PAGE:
When he woke up Sunday morning to run his ninth Chicago Marathon, Edward Hensley felt some “minor pain” in his left thigh.

Though far from ideal for a long-distance runner, he wasn’t running for time this year — just to finish. He’d had the soreness for some time and was getting plenty of rest and therapy, believing it’d be enough to let him run in the 26.2-mile race.

“If this is the way it’s going to be, I’ll be able to manage it,” he thought.

Hensley — running his 11th marathon — didn’t know it yet, but he was about to run the first 24 miles with a fractured hip.

“It gradually increased,” he told the Chicago Sun-Times from a hospital bed Tuesday morning. “At about Mile 20, it started to really act up. At Mile 24 I felt something I’ve never felt before in my life and I couldn’t walk anymore.”

His hip “snapped in half” near 30th and Michigan.

“The pain was so excruciating,” he said.

Hensley, who grew up in Little Italy near Taylor Street and lives in northwest suburban Bartlett, took a seat on the ground and tried to get back up, but couldn’t. A Chicago Police Officer standing about 20 feet away walked over and asked if he was alright before helping Hensley to a nearby aid station.

The officer wished Hensley luck and Hensley thanked him before the officer walked away.

After 40 minutes of therapy at the aid station, the officer “reappeared.”

“He said ‘Listen, something in your eyes told me I needed to come back and talk to you. You really want this, don’t you?’” Hensley recalled.

“If you need to go, I’ll be with you every step of the way,” the officer said.

Edward Hensley ran 24 miles of the Chicago Marathon with a fractured hip. Two Chicago Police officers helped him finish the last two miles. | Photo courtesy of Kathleen Berry

Hensley and the officer “hobbled” together for about a block before another officer noticed them and offered to help before joining them.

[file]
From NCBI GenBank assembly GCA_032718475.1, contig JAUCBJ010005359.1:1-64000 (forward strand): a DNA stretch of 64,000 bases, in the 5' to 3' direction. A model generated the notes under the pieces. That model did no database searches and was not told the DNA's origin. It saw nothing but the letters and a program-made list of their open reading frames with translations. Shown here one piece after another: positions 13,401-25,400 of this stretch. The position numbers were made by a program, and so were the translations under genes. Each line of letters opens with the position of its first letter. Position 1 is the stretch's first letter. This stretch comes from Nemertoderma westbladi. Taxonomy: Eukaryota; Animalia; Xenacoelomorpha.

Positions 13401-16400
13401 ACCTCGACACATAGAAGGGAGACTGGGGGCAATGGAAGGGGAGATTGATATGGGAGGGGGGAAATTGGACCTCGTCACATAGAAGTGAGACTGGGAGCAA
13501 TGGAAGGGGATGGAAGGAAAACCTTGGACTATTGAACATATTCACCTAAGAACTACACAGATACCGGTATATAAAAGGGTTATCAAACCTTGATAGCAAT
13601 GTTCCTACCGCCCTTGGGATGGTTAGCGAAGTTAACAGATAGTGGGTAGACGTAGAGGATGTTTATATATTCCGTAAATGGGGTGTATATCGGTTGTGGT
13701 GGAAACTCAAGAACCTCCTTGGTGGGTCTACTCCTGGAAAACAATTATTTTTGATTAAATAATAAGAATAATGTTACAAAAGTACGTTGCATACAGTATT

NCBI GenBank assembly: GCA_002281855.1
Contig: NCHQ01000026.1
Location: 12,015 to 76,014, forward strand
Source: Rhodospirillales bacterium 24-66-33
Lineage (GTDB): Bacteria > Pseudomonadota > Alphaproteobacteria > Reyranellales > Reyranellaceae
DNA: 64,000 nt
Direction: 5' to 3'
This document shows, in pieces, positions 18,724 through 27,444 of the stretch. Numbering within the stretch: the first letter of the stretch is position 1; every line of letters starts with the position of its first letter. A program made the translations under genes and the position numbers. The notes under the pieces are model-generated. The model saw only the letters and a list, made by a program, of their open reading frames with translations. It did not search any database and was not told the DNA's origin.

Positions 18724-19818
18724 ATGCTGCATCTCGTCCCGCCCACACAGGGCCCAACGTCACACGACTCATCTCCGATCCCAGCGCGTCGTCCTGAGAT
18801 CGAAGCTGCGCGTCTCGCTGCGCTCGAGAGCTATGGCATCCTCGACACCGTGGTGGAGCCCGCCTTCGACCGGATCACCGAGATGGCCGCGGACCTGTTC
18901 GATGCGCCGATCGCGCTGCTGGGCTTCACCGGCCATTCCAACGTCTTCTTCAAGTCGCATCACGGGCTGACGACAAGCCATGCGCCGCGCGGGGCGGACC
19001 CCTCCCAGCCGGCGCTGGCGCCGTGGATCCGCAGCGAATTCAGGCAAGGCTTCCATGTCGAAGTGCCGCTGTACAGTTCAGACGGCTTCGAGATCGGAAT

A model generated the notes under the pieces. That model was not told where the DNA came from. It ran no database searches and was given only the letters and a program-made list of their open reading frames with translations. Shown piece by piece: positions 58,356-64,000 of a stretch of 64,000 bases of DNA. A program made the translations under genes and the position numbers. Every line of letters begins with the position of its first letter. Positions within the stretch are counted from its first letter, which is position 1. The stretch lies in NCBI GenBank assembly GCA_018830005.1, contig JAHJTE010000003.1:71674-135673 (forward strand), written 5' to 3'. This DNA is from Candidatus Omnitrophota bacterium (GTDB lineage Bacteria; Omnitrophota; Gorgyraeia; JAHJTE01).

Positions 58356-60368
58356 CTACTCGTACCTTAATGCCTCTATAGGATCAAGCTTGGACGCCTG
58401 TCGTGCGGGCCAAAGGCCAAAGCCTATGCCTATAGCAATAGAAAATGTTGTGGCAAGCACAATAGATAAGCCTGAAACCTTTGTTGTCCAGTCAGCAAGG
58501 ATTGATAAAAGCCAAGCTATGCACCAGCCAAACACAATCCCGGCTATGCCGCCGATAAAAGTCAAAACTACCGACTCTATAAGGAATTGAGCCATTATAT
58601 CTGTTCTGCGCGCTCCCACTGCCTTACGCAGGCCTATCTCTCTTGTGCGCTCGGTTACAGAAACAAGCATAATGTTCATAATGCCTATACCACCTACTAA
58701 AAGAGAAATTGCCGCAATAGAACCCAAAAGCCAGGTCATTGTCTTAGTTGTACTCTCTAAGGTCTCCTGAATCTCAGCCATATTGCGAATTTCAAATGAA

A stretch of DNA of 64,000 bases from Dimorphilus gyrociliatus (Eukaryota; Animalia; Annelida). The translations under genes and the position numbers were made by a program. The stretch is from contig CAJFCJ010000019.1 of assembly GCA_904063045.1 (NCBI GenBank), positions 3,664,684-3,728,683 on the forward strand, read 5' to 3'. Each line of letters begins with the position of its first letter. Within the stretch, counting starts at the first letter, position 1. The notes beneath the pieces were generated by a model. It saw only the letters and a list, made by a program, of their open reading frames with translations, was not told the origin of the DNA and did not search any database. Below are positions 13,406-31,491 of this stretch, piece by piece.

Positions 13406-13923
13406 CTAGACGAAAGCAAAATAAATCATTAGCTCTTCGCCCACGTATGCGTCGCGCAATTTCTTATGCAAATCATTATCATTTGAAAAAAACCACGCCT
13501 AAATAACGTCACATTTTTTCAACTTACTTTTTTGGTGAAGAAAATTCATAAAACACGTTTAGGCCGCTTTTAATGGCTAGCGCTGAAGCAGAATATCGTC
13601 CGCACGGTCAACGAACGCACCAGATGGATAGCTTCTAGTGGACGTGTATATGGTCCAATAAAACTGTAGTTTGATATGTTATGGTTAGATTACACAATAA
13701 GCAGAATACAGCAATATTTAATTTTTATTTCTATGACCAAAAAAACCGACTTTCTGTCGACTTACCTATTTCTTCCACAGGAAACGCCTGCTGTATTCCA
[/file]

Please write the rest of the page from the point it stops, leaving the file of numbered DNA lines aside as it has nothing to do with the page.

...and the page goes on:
Once the second officer joined them, Hensley joked that, if he had a cane, he could finish the course. That’s when one of them saw a nearby folding chair.

“For the next two miles, that chair was my cane,” Hensley said.

The final two miles took more than an hour for the three of them to walk and they stopped for a break after every block.

One officer told Hensley: “We’ll be here as long as you need up for however long it takes.”

As they made their way to the finish line, through Bronzeville, the South Loop and into Grant Park, the three swapped jokes and talked about their families.

One of the officers told Hensley that he was about to become a father next month, and Hensley told him, “whatever happened before that will become kind of a faint memory because of all the incredible things that are going to be in front of him with his wife and newborn child.”

As they neared the finish line, Hensley borrowed one of the officers’ phone to call his wife and tell her that he was about 15 minutes away.

“Sure enough, they made it just in time for us to stop at the fence and say ‘Hi’ and give thanks to the officers,” he said.

Hensley was runner number 42,860 to finish, with a time of six hours, 47 minutes and 44 seconds.

“On one leg, I hopped across the finish line,” he said.

The officers who helped him weren’t available for interviews, but Hensley expressed gratitude that “they were trying to keep me in [good] spirits” despite his yet-to-be determined injury.

Their company was “something that I could’ve never imagined, in terms of friendship and support,” he said.

“That in itself helped me pass the time in my mind, knowing that they had that type of care for me.”